Dieser Technische Bericht ist vom CIE Technischen Komitee 4-34 der Division 4 “Beleuchtung und Signale für den Verkehr” ausgearbeitet und vom Vorstand der Commission Internationale de l'Eclairage gebilligt worden. Das Dokument berichtet über den derzeitigen Stand des Wissens und Erfahrung in dem behandelten Gebiet von Licht und Beleuchtung; es ist zur Verwendung durch CIE-Mitglieder und durch andere Interessierte bestimmt. Es sollte jedoch beachtet werden, daß das Dokument eine Empfehlung und keine Vorschrift ist. Die neuesten CIE-Tagungsberichte oder das CIE NEWS sollten im Hinblick auf mögliche spätere Änderungen zu Rate gezogen werden.
Any mention of organisations or products does not imply endorsement by the CIE. Whilst every care has been taken in the compilation of any lists, up to the time of going to press, these may not be comprehensive.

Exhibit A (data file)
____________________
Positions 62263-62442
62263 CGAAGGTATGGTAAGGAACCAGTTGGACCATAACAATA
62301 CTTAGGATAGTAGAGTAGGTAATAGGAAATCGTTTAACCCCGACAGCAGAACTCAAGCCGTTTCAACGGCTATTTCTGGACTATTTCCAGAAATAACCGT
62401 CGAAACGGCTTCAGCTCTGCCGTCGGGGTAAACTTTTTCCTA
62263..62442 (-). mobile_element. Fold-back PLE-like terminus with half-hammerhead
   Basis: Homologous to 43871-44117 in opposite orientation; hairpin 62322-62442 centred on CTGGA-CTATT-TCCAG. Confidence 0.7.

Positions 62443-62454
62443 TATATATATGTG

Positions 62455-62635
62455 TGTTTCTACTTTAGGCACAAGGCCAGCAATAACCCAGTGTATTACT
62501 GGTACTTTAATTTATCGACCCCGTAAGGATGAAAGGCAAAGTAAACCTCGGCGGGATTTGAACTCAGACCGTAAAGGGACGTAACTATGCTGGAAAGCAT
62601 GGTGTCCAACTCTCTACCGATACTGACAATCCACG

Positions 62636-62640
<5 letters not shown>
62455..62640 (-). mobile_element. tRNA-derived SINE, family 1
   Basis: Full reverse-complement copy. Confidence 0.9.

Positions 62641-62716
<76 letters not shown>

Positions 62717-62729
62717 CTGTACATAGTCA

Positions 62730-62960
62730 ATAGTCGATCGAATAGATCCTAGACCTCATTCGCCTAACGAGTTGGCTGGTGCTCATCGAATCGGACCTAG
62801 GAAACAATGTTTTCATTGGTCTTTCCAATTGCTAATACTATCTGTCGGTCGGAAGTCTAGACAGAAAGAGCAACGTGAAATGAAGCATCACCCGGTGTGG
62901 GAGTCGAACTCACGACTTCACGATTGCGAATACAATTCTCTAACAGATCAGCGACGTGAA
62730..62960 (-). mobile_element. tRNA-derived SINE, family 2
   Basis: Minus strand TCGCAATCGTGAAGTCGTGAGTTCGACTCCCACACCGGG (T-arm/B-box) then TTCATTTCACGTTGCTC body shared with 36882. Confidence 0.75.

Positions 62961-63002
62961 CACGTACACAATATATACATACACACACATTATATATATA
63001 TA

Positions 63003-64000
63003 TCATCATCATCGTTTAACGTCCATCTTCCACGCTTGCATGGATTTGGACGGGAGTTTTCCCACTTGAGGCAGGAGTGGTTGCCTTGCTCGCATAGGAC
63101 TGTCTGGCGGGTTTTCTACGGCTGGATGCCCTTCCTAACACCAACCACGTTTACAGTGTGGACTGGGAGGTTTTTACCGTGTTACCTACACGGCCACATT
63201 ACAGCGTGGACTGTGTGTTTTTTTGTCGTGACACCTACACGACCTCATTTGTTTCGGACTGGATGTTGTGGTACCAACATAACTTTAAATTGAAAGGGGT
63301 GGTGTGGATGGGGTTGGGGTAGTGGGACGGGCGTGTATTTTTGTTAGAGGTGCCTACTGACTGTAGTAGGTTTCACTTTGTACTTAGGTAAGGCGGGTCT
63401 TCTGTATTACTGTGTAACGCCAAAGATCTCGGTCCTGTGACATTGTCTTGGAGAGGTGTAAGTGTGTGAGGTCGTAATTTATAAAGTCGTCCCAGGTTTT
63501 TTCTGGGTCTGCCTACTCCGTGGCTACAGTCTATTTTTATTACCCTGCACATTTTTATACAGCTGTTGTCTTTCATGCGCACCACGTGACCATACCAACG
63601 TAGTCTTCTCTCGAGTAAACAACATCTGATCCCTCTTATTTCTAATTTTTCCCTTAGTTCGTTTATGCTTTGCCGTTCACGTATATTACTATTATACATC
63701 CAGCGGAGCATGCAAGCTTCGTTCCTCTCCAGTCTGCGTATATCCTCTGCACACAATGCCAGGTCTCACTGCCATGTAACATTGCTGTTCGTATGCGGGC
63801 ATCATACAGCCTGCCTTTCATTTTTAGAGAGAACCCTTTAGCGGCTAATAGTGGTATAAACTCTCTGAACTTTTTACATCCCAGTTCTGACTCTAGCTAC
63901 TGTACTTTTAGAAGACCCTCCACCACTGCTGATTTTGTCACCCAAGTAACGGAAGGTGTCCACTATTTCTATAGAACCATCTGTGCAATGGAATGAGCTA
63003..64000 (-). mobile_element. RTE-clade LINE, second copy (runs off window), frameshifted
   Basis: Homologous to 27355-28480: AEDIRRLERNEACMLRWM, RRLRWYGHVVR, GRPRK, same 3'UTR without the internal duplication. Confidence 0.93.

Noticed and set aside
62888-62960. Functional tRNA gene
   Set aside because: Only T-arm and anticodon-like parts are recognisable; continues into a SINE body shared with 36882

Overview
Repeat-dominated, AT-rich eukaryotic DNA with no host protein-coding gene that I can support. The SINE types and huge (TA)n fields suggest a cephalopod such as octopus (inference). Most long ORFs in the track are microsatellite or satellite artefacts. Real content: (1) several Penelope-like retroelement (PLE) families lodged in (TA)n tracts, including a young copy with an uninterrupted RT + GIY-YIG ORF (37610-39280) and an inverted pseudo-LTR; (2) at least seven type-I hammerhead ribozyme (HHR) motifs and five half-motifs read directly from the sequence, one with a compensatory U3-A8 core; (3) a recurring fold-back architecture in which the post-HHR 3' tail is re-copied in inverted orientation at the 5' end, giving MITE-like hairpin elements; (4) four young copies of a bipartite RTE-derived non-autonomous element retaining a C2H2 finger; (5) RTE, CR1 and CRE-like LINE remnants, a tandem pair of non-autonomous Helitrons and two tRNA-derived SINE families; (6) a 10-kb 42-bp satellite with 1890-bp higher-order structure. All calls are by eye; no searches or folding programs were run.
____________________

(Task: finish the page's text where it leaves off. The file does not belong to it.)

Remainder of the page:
Toute mention d'organisme ou de produit n'implique pas une préférence de la CIE. Malgré le soin apporté à la compilation de tous les documents jusqu'à la mise sous presse, ce travail ne saurait être exhaustif.
Die Erwähnung von Organisationen oder Erzeugnissen bedeutet keine Billigung durch die CIE. Obgleich große Sorgfalt bei der Erstellung von Verzeichnissen bis zum Zeitpunkt der Drucklegung angewendet wurde, ist es möglich, daß diese nicht vollständig sind.
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The following members of TC4-34, Urban Lighting, took part in the preparation of this revision to CIE Publication 92. The Committee comes under CIE Division 4, Lighting and Signalling for Transport. This present publication replaces CIE 92 - 1992 "Guide to the lighting of urban areas".